Tractor Trailer Blind Spots and How to Avoid Them

All vehicles large and small have blind spots, but larger vehicles have gigantic blind spots. Blind spots for 80,000-pound fully loaded tractor trailers can encompass entire vehicles, so a driver of a 3,000 to 4,000 pound personal vehicle who happens to be driving in a big truck’s blind spot can easily get lost. And unfortunately, if an incident occurs between a tractor trailer and a personal auto, guess which vehicle wins? And the results are often deadly.Browse this site and  find more answers here.18

Of the fatal accidents involving a tractor trailer and a personal vehicle, a huge 86 percent of those fatalities were not occupants of the truck. How can a personal vehicle driver protect themselves on the road? Defensive driving is key and if drivers learn tractor trailers’ blind spots, or “no zone” areas, they will be better prepared when sharing the highways with these monster vehicles.

Blind Spot No. 1: Rear of the Truck. Rear-view mirrors aid in revealing what drives behind you, but the mirrors can’t show all. If you-the driver of the personal vehicle-cannot safely pass the truck, then give the vehicle wide berth and don’t tailgate. As a rule of thumb, keep at least 2 seconds of distance (or approximately one vehicle length for every 5 mph of speed) between you and the truck in front of you, more distance if driving conditions warrant it.

Blind Spot No. 2: Front of the Truck. A truck driver sits high off the road, which limits vision. Thus, a tractor trailer could tailgate your little personal vehicle and may not even know about it! Try to keep as much distance between you and the tractor trailer. Also, if you need to cut in front of a tractor trailer, make sure to get far ahead of the truck. Quickly cutting in front of a tractor trailer may cause the driver to slam on the brakes, which could shift an improperly secured load and subsequently topple the trailer.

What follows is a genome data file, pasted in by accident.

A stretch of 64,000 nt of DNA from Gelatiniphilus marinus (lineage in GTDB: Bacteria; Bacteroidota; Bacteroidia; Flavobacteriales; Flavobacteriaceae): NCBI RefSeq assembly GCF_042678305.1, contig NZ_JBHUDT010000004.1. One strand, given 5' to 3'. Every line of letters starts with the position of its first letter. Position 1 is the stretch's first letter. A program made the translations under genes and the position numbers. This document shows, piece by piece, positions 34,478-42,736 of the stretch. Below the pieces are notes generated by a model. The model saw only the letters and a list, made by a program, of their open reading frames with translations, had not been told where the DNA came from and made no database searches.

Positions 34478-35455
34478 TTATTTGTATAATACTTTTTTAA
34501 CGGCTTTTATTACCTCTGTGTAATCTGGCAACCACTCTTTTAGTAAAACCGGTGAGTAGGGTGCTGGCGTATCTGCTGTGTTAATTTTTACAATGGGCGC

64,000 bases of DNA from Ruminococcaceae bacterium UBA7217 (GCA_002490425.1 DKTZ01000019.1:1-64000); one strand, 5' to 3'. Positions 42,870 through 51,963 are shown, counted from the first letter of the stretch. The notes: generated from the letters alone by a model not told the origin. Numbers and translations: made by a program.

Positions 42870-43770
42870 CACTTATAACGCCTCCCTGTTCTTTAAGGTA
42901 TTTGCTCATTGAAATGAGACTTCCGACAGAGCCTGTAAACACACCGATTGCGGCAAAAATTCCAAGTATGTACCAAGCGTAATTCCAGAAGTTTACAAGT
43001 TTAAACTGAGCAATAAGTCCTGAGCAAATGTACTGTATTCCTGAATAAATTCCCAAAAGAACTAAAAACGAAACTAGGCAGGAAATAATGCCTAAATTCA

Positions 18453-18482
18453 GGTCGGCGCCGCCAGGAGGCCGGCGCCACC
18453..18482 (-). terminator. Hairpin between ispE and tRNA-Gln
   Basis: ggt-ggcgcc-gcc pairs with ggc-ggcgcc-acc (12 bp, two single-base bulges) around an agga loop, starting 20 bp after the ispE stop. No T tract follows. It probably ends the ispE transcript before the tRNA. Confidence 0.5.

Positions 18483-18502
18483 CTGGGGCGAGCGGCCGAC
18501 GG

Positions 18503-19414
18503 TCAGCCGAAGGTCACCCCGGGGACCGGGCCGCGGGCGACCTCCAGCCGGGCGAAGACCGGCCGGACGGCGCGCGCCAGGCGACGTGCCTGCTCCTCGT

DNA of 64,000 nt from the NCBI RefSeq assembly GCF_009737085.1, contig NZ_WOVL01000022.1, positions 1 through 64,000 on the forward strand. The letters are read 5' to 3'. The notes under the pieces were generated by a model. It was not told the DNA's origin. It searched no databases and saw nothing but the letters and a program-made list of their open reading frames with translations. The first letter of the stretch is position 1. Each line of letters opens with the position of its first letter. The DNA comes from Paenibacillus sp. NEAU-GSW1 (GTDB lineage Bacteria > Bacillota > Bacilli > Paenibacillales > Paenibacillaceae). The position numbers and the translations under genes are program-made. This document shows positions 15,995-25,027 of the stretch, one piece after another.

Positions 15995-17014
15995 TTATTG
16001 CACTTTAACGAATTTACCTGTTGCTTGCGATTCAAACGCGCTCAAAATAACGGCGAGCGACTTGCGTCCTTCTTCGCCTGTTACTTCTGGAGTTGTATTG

Blind Spots No. 3 and 4: The Left and Right Sides of the Truck. Tractor trailers have enormous blind spots on the left and right sides of the vehicle. “Fisheyes” on the side mirrors help drivers see their blind spots, but they also distort distances. Often, accidents involving tractor trailers are caused by truck drivers changing from one lane into another lane-that happened to be occupied by a personal vehicle!17

To avoid these side blind spots, keep your time driving next to big trucks to a minimum – pass the vehicle within a few seconds or stay behind at a great distance. Before passing a tractor trailer, verify that its turn signal isn’t indicating a possible lane change. Watch for “drift” – make sure the vehicle isn’t crossing the lines to change their lane to yours.

Right or left hand turns are especially tricky for big commercial trucks. When large trucks make right turns, often they must compensate for the difficulty of the turn by swinging the truck to the left. If your car is on the truck’s left, the truck may cross into your lane while making the turn, and wind up squeezing your car or other cars out of lanes, off of the road, or into walls or other vehicles. Again, watch for turn signals and drift. Do not attempt to squeeze pass a truck when its navigating any type of turn, simply stay far behind it.